Billy Bob Thornton’s uncomfortable interview

…and “uncomfortable” is an understatement.

By now you may have heard about Thornton’s interview (along with his band, The Boxmasters) with a Canada’s QTV where he takes exception to the host mentioning his acting career in the introduction. If you watch Thornton during the intro, you can see him shake his head a couple of times. For the first six or seven minutes of the interview, Thornton acts like a petulant child, giving short, ambiguous answers to direct questions. Then he goes off on a tangent talking about a monster magazine contest that he entered as a kid. Finally, around the seven-minute mark, he tells the host why he’s acting the way he is.

Thornton keeps asking the host, “Would you ask Tom Petty that?” The thing is — Billy Bob Thornton is no Tom Petty. Thornton is best-known as an actor who sees himself as a musician. Tom Petty is in the Rock & Roll Hall of Fame.

I feel for the host — he simply introduced Thornton and the rest of the band, and has to deal with pissy Billy Bob for the rest of the interview. He didn’t ask him any questions about his acting career and it’s completely understandable why he would mention Thornton’s history as an actor in the intro to give the interview context. It would be really odd if he just started the interview without mentioning it at all.

Thornton later says that Canadian audiences are like “mashed potatoes with no gravy” and canceled their two remaining Canadian shows after being booed in Toronto.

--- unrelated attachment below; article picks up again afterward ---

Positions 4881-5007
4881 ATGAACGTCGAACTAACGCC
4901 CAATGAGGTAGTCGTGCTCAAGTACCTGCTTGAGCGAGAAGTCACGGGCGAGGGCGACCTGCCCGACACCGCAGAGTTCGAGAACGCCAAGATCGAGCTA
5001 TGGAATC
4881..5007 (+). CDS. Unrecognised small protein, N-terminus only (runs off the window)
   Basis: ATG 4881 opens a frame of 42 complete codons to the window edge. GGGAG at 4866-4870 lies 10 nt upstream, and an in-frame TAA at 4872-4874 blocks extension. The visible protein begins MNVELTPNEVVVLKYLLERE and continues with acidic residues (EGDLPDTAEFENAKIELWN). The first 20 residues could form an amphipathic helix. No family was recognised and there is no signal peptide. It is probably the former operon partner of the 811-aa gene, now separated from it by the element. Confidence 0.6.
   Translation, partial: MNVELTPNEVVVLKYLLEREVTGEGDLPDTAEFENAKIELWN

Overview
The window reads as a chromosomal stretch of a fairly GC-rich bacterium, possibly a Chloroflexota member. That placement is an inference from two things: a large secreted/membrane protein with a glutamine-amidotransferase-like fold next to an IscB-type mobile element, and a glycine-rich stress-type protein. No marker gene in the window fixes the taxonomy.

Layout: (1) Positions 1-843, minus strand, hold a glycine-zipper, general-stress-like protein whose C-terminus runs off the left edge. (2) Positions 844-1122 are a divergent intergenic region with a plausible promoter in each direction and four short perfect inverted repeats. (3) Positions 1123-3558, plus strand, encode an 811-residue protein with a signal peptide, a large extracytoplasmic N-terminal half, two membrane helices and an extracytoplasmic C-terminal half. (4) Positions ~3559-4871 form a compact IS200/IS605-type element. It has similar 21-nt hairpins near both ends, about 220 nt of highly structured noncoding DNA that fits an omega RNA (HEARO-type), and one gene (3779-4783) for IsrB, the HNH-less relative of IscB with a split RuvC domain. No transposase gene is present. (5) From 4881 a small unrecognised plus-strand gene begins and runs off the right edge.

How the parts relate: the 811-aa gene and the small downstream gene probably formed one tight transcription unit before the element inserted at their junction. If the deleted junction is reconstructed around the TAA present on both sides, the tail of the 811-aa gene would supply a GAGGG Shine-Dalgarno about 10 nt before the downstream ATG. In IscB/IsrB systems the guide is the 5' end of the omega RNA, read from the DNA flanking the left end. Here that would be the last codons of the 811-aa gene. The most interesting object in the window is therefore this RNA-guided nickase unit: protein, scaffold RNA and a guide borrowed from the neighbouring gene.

DMed’s Video of the Week: Paula Abdul, “Dance Like There’s No Tomorrow”

We see them outside our office, angry people carrying pitchforks, torches, and signs that say “Limey Go Home.” Someone from Votefortheworst.com is at the front. People are jumping on the “American Idol”-bashing bandwagon left and right. And frankly, we’re tempted to join them.

But not quite yet.

Yes, we’re still mad as hell that “the public” chose Blake Lewis and Jordin Sparks over the clearly superior Melinda Doolittle. I, for one, have stopped watching the show after last season’s finale, and I’m pretty sure that if Mike Farley didn’t have to blog it for us, he would have stopped watching too after Mindy Doo’s ouster. Not good timing, then, for Randy Jackson’s Music Club Vol. I, where the onetime Journey bassist plays Clive Davis for a day and assembles a compilation album filled with the top of the pops. His leadoff single – whether he wanted it to be or not – is fellow “AI” judge Paula Abdul and her song “Dance Like There’s No Tomorrow.” It’s her first single in 12 years. Things have, um, changed a little since then. How will she adapt?